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Old 11-14-2011, 01:44 AM   #1
Steve Colle
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Join Date: Mar 2003
Location: Calgary, Alberta, Canada
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VISUAL STORYTELLING: Flashbacks, Flash Forwards, and Dream Sequences

As this is going to be in the How-To book, and seeing as how this question was brought up here recently, I'm going to present to you ways of conveying Flashbacks, Flash Forwards, and Dream Sequences.

The options for maximizing the visual effect of the FB, FF, and DS can be broken down into four categories:

1) The Images - Content
2) The Images - Presentation
3) The Panel Borders
4) The Gutters


The Images - Content

- Making visible and obvious changes to setting and style of dress (such as New York City in the present FB-ing to NYC of the 40's during WWII or DS-ing to a situation of being followed into a dark alley in old London) can make the transition easier to follow by making the setting clearly distinguishable from the present.

The Images - Presentation

There are seven ways to differentiate the present from the FB/FF/DS:

1 - Use a different artist.
2 - Use the same artist, but a different art style.
3 - Use a different medium (pencil and ink to watercolor, pencil crayon, etc.).
4 - Use a more or less detailed art style.
5 - Use more or less detail with regards to content, making the frame fuller or emptier vis a vis surroundings.
6 - Fade the art.
7 - Switch from color to B/W or use a color that is completely distinguishable from the "norm" of the present.

The Panel Borders

There are six panel framing styles or types:

1) Standard - square or rectangular shapes.
2) Designed/Geometric - circles, triangles, parallelograms, rhomboids, pentagons, stars, keyhole shape, etc.
3) Expressive - symbolizes the emotion of the characters to accentuate their feelings in their given situation, such as using the "squiggly" lines around a character to represent shock or surprise.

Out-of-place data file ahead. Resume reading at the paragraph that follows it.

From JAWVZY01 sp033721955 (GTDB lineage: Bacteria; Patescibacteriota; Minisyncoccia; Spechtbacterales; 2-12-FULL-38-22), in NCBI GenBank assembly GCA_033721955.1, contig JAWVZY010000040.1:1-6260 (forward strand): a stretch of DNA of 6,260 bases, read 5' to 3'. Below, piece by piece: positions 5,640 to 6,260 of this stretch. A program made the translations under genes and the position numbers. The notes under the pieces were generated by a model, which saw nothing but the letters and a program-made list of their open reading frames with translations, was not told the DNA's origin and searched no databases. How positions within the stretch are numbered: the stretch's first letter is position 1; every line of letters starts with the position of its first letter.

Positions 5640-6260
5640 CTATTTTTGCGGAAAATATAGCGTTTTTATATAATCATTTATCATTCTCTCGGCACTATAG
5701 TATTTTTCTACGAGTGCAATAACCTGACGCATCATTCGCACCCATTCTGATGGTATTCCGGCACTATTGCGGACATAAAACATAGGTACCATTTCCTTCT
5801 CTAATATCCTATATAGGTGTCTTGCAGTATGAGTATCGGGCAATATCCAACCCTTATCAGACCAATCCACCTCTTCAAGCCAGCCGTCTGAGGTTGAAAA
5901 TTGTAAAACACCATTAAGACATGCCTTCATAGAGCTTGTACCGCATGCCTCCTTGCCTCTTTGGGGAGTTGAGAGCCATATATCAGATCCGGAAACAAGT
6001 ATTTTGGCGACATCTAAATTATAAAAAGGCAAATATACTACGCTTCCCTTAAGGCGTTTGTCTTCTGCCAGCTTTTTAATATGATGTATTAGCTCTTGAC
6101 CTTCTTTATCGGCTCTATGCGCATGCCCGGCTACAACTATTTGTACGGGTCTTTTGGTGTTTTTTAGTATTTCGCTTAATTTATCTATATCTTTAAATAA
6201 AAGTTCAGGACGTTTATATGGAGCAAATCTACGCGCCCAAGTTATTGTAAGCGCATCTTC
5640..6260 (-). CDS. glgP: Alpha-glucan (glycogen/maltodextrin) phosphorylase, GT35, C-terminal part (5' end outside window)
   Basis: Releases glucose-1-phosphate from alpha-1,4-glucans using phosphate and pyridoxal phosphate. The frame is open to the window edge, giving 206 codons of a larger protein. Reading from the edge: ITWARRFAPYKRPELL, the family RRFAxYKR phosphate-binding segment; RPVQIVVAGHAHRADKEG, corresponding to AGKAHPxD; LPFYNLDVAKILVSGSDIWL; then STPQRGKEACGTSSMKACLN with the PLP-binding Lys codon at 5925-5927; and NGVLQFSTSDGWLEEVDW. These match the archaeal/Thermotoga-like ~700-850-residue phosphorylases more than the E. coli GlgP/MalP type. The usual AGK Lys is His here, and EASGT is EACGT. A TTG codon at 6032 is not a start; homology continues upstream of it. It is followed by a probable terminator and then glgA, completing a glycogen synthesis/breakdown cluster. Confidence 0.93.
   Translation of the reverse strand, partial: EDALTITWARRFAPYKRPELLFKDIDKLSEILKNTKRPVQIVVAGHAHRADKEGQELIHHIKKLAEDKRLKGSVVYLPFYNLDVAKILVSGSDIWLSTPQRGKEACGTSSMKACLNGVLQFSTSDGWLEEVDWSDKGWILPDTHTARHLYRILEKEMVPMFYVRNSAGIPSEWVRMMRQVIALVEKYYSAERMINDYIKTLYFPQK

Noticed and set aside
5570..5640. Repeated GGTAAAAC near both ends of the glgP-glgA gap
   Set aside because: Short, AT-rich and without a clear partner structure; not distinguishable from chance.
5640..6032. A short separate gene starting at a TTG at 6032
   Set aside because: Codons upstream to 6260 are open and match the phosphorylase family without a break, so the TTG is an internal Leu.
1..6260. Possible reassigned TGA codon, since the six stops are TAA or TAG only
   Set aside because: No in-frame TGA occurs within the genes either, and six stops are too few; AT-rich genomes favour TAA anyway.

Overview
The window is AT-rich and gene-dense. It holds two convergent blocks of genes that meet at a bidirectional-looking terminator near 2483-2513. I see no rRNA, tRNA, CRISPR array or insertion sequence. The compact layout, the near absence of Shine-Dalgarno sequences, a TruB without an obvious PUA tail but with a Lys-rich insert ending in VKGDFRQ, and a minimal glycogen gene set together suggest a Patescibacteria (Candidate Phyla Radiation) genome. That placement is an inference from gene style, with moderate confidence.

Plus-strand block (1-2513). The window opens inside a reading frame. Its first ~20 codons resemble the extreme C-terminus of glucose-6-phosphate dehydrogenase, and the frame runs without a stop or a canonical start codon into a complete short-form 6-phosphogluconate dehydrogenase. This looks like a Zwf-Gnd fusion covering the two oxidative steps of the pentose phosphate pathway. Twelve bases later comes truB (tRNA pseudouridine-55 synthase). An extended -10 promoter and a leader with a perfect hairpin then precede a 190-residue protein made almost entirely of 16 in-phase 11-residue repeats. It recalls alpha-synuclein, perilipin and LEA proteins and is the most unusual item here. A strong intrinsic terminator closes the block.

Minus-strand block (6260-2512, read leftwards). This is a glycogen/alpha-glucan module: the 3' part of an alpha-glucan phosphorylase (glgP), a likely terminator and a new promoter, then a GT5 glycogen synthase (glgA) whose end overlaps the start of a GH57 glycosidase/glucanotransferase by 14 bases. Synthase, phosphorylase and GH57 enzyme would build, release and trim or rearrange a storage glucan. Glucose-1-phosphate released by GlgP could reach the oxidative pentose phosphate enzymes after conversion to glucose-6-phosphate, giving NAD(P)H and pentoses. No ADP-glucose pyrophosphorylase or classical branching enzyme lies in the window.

4) Aspect - using part of the setting as a literal framing device, such as a cave entrance, the archway at a wedding, a door frame in a house, etc.
5) 3-D - the panel borders represent the foreground (when part of the body/prop is cut off) and/or the background, creating the effect of "escaping the panel".
6) Borderless - no framing device, permitting the actions and setting to exist beyond the walls of the frame as it "bleeds" off the page, also allowing time to move forward without the restrictions of set cuts caused by the confines of a time restraining border shape.

The Gutters

There are two ways of showing a difference from the present with regards to gutters:

1) Manipulate the width of the gutters (this is usually used to play around with timing and the passage of time, but can also be used effectively if the technique has not been used elsewhere in the book during present-tense scenes).
2) Fill the gutters with color(s) which is/are distinctive from present-tense usage.

So, as you can see, there are a myriad of techniques that can be used independently or in conjunction with one another to get the point across that this isn't the present or woken state.

Thanks for reading.

Steve
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Every good story must accomplish two goals: Convey information effectively and incite an emotional response. If one or both of these are lacking, the story won't keep the attention of your audience.
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